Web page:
Gerald info deskVideo tutorial produced by Gerald Dierkes, information services specialist for the Information and Research Assistance team, senior copy-editor for the Communication and Service Promotion team and a liaison to the Department of Theater.

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‘Twas the Week Before Finals: Essential Ethics & Philosophy Resource

IEE logo

Recently, Falvey Memorial Library obtained access to the International Encyclopedia of Ethics, an essential reference work in the field of ethics and philosophy.  The encyclopedia is a comprehensive resource comprised of over 700 entries, ranging from 1,000 to 10,000 words in length, written by an international cast of subject experts. It provides clear definitions and explanations of all areas of ethics including the topics, movements, arguments, and key figures in normative ethics, metaethics, and practical ethics.

Hosted on Elsevier’s Science Direct platform, the IEE interface is simple enough for new researchers while providing the flexibility required by advanced scholars. From the IEE main page, users can browse broad subject categories ranging from traditional subjects such as the Ethics of politics to modern issue such as computer and information management ethics.

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The main search box allows for broad searching in all subject classifications and the results page displays comprehensive search limiters that allow users to limit results to particular resource types (books, articles, etc.), dates, and other useful parameters as well as the ability to check off and email multiple articles to themselves.

Rob thumbFor more information or assistance, contact Rob LeBlanc, First Year Experience & Humanities Librarian.

 

 

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Easter Sunday: Dig Deeper

Easter Good Wishes Card

Easter Bunny Postcard, 1900.
Image courtesy of Wikimedia Commons.

For a long time, Easter Sunday meant no more to me than the day my brothers and I reluctantly got out of bed and put on over-starched shirts so we could arrive at our local church for 7:30 a.m. Mass. Trapped in what we thought was a seemingly endless cycle of sitting, standing, kneeling (repeat), all we wanted to do was run home, for we knew that, if we were lucky, the Easter Bunny had come and left plastic eggs in the backyard for us to find and discover their mysterious contents. In other words, The Mystery was a complete mystery to me.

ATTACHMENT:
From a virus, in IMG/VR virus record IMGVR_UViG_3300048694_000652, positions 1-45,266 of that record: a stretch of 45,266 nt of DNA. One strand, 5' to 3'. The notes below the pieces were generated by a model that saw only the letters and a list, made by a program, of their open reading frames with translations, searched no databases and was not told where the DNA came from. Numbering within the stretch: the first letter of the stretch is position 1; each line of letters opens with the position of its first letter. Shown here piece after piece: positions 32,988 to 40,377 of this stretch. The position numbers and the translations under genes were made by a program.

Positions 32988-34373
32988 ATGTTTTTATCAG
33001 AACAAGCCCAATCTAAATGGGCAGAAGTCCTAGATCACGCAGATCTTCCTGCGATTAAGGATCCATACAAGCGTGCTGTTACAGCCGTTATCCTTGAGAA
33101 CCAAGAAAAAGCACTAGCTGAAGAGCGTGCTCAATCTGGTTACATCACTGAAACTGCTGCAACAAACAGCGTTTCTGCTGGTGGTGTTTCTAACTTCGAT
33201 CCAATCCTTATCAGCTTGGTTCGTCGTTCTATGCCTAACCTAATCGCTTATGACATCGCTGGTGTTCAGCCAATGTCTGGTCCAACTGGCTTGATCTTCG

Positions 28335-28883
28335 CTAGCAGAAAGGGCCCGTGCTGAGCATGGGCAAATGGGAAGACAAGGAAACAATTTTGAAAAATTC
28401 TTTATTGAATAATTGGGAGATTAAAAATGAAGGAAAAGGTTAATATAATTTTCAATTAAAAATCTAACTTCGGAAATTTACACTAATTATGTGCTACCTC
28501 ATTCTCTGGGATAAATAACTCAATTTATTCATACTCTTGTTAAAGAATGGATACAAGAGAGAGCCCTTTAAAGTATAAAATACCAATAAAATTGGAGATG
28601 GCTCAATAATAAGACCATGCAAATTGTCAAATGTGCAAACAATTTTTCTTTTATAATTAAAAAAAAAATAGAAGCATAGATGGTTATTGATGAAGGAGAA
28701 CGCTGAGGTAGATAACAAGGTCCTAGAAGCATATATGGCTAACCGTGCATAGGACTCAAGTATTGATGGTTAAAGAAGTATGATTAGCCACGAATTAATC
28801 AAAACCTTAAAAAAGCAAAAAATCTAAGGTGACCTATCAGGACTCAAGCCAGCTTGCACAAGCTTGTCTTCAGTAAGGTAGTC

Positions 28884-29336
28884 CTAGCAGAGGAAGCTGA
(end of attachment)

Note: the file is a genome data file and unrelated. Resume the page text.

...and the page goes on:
Now, when the spring rains come and the wind carries the smell of fecund earth, I don’t think about having to wake up early and putting on a suit. I think of the Greek myth of Persephone who, returning from her stay with Hades in the Underworld, signals the end of winter and the beginning of new life on earth. I think of the rabbit, that fertile animal who symbolizes the coming of spring. I think of the egg, that really simple yet powerful symbol of fertility, purity and rebirth, and of new life breaking through the eggshell much as Christ came forth from the tomb. I think about how these eggs were originally stained red, as in the postcard above, in memory of the blood Christ shed during the Crucifixion for us.

The most important of Christian feasts, Easter, “the great day,” celebrates the passion, death and resurrection of Jesus Christ, who has given us new life by dying for our sins. I wish this time of the year reminds you, too, what a gift of hope the light of spring is after so much winter darkness.

Easter – Dig Deeper:

Here are just a few of the resources on Easter available at Falvey:

Passover and Easter: Origin and History to Modern Times 

An excellent and exhaustive study treating the histories and comparisons of Passover and Easter. Recommended for undergraduates and graduate students alike.

Journey to Easter: Spiritual Reflections for the Lenten Season

Written by Pope Benedict XVI, this title discusses the meaning of the Easter season, the birth, death, passion and resurrection of Christ, and more, in a very meditative style.

Easter Vigil and Other Poems 

A collection of Poems written by Pope John Paul II before he became Pope.

The Challenge of Easter

A very short and highly accessible introduction to what Easter means and why we celebrate it.

Easter in the Early Church: An Anthology of Jewish and Early Christian Texts 

A very thorough collection of texts with commentary on Easter in the early church from Jewish, Greek, Latin and New Testament writers.

Revisiting the Empty Tomb: The Early History of Easter 

Explores how the Gospels vary on what happened at the empty tomb of Christ and provides careful discussions of the origins of Easter.

Urbi et Orbi Message of Pope Francis – Easter 2013

This papal address and blessing Urbi et Orbi (“to the City [of Rome] and the World) was given by Pope Francis on Easter in 2013 and explains how Easter is the exodus, the passage of human beings from slavery to sin and evil to the freedom of love and goodness.

Warmest wishes on Easter from everyone at Falvey Memorial Library.


Alex Williams theology liaisonAlexander Williams, ’11 MA, is the temporary librarian liaison to the Department of Theology and Religious Studies and a research librarian on the Academic Integration and the Information and Research Assistance teams. He is currently pursuing an MS in Library and Information Science at Drexel University’s iSchool.

Our Dig Deeper series features links to Falvey Memorial Library resources curated and provided by a librarian specializing in the subject, to allow you to enhance your knowledge and enjoyment of seasonal occasions and events held here at the Library. Don’t hesitate to ‘ask us!’ if you’d like to take the excavation even further. And visit our Events listings for more exciting upcoming speakers, lectures and workshops! 

 

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And the Best Literary Character Is…

BRACKETOLOGY-LOGOThe time has finally come: today we crown Falvey Memorial Library’s top literary character. After three weeks of fierce voting and competition, the tournament draws to a close with two titans in the Championship matchup: Atticus Finch, lawyer extraordinaire, and Gandalf, White or Gray depending on your preference. But before we name a victor let’s take a look at a few of the match-ups these two characters had to get here.